Tuck Jump Assessment: An Exploratory Factor Analysis in a College Age Population


Athletic Training

Document Type


Publication Source

Journal of Strength and Conditioning Research. Volume 31, Issue 3, 653-359.

Publication Date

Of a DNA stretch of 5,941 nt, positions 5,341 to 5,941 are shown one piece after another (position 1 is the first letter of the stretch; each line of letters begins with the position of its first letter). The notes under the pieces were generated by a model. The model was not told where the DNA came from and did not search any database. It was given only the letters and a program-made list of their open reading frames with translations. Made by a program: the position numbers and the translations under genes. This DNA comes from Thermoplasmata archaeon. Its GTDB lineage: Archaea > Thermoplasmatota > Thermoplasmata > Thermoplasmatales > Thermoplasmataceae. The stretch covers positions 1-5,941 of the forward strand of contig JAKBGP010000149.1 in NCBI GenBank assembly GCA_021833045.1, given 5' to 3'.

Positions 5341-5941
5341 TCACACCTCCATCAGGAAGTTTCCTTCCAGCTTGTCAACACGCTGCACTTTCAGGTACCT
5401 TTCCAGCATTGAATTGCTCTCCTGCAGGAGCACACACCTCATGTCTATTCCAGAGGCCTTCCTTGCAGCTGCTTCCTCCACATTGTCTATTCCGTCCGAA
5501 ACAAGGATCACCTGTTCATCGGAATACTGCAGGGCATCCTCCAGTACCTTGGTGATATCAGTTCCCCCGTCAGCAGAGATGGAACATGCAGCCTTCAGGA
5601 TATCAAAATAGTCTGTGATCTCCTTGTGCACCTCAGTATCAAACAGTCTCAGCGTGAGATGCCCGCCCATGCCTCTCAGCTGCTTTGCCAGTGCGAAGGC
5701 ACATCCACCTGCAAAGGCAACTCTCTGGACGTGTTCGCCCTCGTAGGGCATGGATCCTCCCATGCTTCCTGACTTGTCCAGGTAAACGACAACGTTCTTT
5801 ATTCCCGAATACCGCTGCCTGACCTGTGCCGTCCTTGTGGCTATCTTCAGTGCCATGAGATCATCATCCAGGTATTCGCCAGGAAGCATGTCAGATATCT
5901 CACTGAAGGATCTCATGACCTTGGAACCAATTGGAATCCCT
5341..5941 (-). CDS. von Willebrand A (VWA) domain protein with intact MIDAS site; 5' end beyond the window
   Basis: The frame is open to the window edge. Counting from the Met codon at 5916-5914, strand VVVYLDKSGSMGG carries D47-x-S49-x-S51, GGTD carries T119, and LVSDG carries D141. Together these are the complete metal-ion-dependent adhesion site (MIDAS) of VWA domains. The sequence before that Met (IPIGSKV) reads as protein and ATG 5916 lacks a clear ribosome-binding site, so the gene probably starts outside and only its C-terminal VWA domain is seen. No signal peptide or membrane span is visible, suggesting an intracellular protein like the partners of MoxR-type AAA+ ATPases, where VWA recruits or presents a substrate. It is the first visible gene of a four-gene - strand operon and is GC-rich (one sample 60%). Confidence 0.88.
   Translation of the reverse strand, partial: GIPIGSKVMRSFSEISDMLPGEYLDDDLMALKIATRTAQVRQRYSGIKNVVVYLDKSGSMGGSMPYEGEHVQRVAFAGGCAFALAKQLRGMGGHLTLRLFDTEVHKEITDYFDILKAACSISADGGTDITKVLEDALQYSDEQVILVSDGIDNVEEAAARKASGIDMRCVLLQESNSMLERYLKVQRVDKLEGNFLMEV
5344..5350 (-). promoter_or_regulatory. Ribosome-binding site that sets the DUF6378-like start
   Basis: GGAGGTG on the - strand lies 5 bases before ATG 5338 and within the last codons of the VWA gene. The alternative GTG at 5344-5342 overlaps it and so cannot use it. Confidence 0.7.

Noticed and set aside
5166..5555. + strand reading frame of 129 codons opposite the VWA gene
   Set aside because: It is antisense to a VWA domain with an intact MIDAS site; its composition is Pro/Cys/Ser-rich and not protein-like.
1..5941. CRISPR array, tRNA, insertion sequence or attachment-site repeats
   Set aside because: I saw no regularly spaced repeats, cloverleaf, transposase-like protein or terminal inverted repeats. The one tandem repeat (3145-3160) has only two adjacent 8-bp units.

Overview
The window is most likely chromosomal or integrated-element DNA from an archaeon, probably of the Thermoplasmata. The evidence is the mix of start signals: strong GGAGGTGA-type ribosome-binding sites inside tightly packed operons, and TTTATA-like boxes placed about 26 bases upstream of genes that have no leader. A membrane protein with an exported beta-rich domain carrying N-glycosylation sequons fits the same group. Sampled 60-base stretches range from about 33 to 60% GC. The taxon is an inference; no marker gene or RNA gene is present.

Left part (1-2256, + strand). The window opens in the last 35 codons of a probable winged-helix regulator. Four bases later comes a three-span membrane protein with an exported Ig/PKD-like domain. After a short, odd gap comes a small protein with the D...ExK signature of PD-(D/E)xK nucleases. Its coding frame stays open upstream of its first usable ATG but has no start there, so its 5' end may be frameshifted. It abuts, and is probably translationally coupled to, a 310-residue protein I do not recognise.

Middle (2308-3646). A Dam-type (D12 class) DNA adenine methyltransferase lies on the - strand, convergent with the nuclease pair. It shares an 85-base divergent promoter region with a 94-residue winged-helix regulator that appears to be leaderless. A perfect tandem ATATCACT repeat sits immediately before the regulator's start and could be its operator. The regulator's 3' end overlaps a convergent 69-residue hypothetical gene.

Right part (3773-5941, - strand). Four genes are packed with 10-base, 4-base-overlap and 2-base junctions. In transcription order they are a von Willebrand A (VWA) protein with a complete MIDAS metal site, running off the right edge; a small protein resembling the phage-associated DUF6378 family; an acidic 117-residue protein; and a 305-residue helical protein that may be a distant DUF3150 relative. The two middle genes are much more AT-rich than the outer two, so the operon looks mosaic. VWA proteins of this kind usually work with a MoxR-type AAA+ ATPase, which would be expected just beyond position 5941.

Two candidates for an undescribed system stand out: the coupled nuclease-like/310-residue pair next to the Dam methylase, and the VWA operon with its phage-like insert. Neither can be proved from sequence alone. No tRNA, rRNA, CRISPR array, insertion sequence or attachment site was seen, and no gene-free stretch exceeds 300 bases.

Due to the high rate of noncontact lower extremity injuries that occur in the collegiate setting, medical personnel are implementing screening mechanisms to identify those athletes that may be at risk for certain injuries before starting a sports season. The tuck jump assessment (TJA) was created as a “clinician friendly” tool to identify lower extremity landing technique flaws during a plyometric activity. There are 10 technique flaws that are assessed as either having the apparent deficit or not during the TJA. Technique flaws are then summed up for an overall score. Through expert consensus, these 10 technique flaws have been grouped into 5 modifiable risk factors: ligament dominance, quadriceps dominance, leg dominance or residual injury deficits, trunk dominance (“core” dysfunction), and technique perfection. Research has not investigated the psychometric properties of the TJA technique flaws or the modifiable risk factors. The present study is a psychometric analysis of the TJA technique flaws to measure the internal structure using an exploratory factor analysis (EFA) using data from collegiate athletes (n = 90) and a general college cohort (n = 99). The EFA suggested a 3 factor model accounting for 46% of the variance. The 3 factors were defined as fatigue, distal landing pattern, and proximal control. The results differ from the 5 modifiable risk categories as previously suggested. These results may question the use of a single score, a unidimensional construct, of the TJA for injury screening.